MIT neuroscientists have discovered a distinctive brain pattern that may explain why people with dyslexia have difficulty learning to read.
Researchers found that the brains of people with dyslexia have a diminished ability to adapt to repeated input — a trait also known as neural adaptation. In other words, when someone with dyslexia sees the same word repeatedly, the regions of the brain involved in reading do not show the same adaption as someone who does not have dyslexia. The brain’s plasticity, which helps it learn new things, is reduced.
“It’s a difference in the brain that’s not about reading per se, but it’s a difference in perceptual learning that’s pretty broad,” said the study’s senior author John Gabrieli, professor of brain and cognitive sciences and member of MIT’s McGovern Institute for Brain Research. “This is a path by which a brain difference could influence learning to read, which involves so many demands on plasticity.”
Using MRI scans, researchers asked a group of young adults with and without dyslexia to perform a variety of tasks. In the first experiment, the volunteers listened to a series of words read by either a single speaker or four different speakers.
There were distinctive patterns of activity in both groups of volunteers. In the group without dyslexia, the areas of the brain associated with language showed neural adaption after hearing words read by a single speaker, but not when the words were read by various speakers. In the dyslexic group, participants showed less adaptation to hearing words said by a single speaker.
“You learn something upon the initial presentation that makes you better able to do it the second time, and the ease is marked by reduced neural activity,” Gabrieli said. “Because you’ve done something before, it’s easier to do it again.”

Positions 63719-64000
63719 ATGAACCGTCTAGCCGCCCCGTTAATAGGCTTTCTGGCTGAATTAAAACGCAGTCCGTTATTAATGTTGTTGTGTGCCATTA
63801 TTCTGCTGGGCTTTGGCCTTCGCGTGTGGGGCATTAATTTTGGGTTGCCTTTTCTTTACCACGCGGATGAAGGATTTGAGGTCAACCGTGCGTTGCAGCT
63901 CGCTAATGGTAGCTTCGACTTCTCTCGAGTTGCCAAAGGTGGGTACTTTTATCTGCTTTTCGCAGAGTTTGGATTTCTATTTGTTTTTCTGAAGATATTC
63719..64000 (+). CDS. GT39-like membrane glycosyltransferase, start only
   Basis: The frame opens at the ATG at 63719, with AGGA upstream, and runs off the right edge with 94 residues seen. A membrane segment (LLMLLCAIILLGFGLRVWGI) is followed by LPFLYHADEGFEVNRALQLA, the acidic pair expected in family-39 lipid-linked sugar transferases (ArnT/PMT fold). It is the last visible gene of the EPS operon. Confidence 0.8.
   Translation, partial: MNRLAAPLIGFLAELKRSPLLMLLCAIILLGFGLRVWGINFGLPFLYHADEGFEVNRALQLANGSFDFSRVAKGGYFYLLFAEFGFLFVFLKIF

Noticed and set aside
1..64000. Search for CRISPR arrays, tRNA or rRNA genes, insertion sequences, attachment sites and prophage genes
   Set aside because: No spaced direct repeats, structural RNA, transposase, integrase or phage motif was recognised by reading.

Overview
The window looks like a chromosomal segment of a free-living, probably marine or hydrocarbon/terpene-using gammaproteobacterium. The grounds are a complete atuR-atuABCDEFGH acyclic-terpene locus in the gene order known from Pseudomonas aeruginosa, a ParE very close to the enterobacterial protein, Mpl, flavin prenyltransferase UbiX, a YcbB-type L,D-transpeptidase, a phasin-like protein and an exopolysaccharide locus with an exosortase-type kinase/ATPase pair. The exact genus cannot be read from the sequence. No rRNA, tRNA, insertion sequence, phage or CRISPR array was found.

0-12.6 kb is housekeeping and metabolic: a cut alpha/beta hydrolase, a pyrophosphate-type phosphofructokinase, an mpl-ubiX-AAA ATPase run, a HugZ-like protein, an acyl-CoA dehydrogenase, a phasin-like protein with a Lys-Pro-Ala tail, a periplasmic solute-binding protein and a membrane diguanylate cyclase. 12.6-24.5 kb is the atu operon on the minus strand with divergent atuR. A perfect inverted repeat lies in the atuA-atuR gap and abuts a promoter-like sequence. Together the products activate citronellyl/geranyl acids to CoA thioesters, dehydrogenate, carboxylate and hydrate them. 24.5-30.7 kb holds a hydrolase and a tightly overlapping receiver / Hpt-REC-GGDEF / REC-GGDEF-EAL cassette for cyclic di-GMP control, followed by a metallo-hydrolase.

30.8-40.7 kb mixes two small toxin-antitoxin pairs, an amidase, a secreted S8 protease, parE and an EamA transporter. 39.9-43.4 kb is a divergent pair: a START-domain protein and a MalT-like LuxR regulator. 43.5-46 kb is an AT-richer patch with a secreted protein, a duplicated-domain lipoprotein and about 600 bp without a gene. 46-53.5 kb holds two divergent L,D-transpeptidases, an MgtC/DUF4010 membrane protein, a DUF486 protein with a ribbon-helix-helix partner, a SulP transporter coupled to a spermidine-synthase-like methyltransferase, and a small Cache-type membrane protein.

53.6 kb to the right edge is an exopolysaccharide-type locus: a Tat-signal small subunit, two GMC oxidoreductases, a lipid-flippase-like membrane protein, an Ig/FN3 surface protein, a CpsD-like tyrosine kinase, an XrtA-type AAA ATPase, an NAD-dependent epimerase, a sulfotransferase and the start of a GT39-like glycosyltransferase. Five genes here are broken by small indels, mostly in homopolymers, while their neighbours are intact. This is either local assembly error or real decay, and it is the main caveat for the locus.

The researchers then ran a similar series of experiments, but instead of listening to words, the volunteers were asked to look at pictures of the same word or different words; pictures of the same of different objects; and pictures of the same or different faces. In each experiment, the dyslexic participants’ brain regions that interpret words, objects and faces did not show neural adaptation when they were shown the image multiple times.
“The brain location changed depending on the nature of the content that was being perceived, but the reduced adaptation was consistent across very different domains,” Gabrieli said.
Gabrieli was surprised to find the widespread impact of dyslexia, even during tasks that had nothing to do with reading, such as recognizing faces or objects.
Finally, the researchers tested first and second graders with and without dyslexia, and found the same differences in neural adaptation as the adults.
Experts such as Guinevere Eden, a professor of pediatrics and director of the Center for the Study of Learning at Georgetown University Medical Center, say that these new findings are “groundbreaking.”
“For children with dyslexia, we know that the brain looks different in terms of anatomy and function, but we have not been able to establish why,” said Eden, who was not involved in the research. “This study makes an important step in that direction: It gets to the true characteristics of the properties of the neurons in these brain regions, not just their outward appearance.”
Nearly 10 percent of any given population has some degree of dyslexia — that’s more than 7 billion people worldwide, according to a report by Dyslexia International. But dyslexia should not be viewed as a lifelong crippling problem — many successful and brilliant people have battled dyslexia, from Albert Einstein to billionaire business magnate Richard Branson.